New Partnerships to Bridge the Affordable Shortage

The need for affordable rental housing can’t easily be met with new construction right now. But a growing number of developers are partnering with community-centered organizations that have excess property and an interest in helping fill the gap.

It’s well noted that there’s a shortage of rental housing in this country, and it’s a particular problem at the workforce and affordable price points. The availability of land and cost of construction aren’t making it any easier, and the perpetual shortage of tax credits doesn’t help, either.

That’s an easy recipe for focusing on luxury projects. But with so much demand, a good-size group of investors and developers continue to evaluate alternatives to supply lower-price rental housing. And they’re identifying new types of partners to make it financially feasible.

Associate Editor Gabriel Frank examines a variety of interesting examples this month in his “How Teamwork Can Push Affordable Housing Projects Across the Finish Line.” Meanwhile, in the past several months, I’ve had quite a number of conversations with developers who’ve been exploring opportunities with community-centered landowners that have excess property and a commitment to doing good. These landowners include hospitals, faith-based organizations (so-called FBOs), municipalities—and in some cases big corporations looking to ensure affordable options for their employees and other members of the communities where they’re based.

DeLisa and Elde Guerrier, husband-and-wife founders of Nashville, Tenn.-based Guerrier Development, are focused on what they call “intentional” development, partnering with communities and churches to build housing for essential workers. Over coffee in my office, Elde told me about a partnership with a church that owns 17 acres of land. They’re replacing the original building with a multipurpose community that includes a new church and 350 three- and four-bedroom apartments for families, plus townhomes. The project reduces the church’s liability, with a profit split. (For more about their initiatives, listen to senior editor Laura Calugar’s interview with DeLisa for her Mission Success: Women in Multifamily podcast.)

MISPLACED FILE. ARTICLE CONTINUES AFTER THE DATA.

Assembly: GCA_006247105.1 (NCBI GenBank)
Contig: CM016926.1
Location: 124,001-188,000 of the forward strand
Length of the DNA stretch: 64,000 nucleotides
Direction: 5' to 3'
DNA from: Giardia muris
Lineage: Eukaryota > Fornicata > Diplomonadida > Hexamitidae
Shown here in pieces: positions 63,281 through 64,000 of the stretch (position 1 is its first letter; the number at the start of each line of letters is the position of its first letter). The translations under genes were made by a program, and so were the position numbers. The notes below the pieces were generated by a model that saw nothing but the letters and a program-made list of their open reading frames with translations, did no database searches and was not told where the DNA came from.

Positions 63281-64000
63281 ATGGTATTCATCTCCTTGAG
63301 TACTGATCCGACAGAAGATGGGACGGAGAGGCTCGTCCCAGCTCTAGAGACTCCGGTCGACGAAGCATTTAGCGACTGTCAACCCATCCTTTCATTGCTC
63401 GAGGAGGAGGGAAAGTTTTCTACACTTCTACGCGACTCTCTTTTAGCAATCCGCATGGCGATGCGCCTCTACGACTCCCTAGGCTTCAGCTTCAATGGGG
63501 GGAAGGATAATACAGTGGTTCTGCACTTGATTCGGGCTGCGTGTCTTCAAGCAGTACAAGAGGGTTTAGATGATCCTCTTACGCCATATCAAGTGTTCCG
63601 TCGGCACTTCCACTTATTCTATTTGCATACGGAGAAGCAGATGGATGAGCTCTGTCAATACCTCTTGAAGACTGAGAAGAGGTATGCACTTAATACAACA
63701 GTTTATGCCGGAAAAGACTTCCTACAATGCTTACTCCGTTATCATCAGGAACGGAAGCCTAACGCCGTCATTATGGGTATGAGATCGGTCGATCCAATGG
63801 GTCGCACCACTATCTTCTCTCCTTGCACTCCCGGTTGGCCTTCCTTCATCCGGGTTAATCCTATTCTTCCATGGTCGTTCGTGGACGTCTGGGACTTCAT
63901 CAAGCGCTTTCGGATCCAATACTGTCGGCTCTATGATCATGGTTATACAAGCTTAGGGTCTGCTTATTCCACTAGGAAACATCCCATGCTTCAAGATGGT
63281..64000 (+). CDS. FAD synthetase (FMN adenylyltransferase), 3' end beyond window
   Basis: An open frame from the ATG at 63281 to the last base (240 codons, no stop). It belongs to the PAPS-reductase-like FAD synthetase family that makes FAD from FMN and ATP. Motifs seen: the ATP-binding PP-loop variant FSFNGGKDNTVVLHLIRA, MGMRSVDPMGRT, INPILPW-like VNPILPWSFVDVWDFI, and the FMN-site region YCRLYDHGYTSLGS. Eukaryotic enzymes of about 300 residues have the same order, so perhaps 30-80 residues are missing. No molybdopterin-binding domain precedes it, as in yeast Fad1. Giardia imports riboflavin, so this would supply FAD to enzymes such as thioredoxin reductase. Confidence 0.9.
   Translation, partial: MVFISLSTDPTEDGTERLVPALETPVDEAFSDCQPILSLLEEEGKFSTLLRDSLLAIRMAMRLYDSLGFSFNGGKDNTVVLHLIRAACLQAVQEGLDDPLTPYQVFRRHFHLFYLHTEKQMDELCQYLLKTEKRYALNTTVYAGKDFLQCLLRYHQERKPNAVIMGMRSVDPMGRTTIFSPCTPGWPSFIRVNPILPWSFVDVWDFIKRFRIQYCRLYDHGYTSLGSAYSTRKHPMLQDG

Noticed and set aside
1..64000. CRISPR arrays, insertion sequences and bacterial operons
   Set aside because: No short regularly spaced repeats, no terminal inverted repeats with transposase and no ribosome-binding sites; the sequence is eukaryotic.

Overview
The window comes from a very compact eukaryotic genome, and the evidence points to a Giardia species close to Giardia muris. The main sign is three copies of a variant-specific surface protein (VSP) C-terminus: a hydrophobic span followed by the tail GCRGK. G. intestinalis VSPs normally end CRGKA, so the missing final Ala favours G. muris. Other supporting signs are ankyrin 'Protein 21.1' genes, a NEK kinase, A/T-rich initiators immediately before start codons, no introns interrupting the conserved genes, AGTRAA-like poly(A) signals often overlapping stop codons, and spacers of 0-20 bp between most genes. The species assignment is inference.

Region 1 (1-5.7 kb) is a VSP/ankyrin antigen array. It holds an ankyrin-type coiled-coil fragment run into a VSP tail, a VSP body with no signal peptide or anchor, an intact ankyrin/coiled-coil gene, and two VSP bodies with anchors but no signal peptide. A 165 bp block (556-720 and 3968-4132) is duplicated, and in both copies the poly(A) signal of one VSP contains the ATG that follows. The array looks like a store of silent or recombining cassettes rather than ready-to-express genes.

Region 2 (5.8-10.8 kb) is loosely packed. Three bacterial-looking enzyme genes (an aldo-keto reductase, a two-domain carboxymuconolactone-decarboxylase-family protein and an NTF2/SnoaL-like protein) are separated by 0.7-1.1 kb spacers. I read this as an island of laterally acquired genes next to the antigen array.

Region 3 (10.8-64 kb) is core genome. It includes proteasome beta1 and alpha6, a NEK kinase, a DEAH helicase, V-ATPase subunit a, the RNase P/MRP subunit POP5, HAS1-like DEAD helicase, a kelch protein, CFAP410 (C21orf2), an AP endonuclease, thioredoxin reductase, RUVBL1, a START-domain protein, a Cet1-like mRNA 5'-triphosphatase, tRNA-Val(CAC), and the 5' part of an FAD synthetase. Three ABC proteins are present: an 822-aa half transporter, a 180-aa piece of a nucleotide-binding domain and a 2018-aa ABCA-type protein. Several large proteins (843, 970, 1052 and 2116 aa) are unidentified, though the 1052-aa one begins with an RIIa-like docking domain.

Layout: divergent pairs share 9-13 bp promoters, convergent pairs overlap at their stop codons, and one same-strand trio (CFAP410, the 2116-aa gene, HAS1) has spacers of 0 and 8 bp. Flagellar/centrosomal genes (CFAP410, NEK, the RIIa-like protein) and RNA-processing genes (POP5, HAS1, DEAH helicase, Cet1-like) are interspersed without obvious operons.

The NHP Foundation is also involved in faith-based projects, including plans to build affordable housing around a church-turned-gospel museum in Houston. And the Michaels Organization’s initiatives have included working with hospital systems that have extra land, the city of Steamboat Springs, Colo., and Walt Disney World, which I discussed with Executive Vice President Ned Williams as we prepared for the MHN Voices webinar “How to Make Workforce Work for You.”

The concept is growing so quickly that this spring the Federal Reserve Bank of New York and the NYU Furman Center cohosted a conference series specifically focused on working with hospitals and with FBOs to build affordable housing. The events brought together the variety of roles needed to identify best options for underutilized property, line up financing and create a model that meets the mission of the community-based property owner.

Of course, as New York State Assemblymember Brian Cunningham pointed out during the FBO-focused conference, “Fostering Neighborhoods,” such efforts won’t solve the housing crisis. They’re just one tool. But they’re a tool that’s been lying on the workbench waiting to be put to use.

Read the July 2024 issue of MHN.

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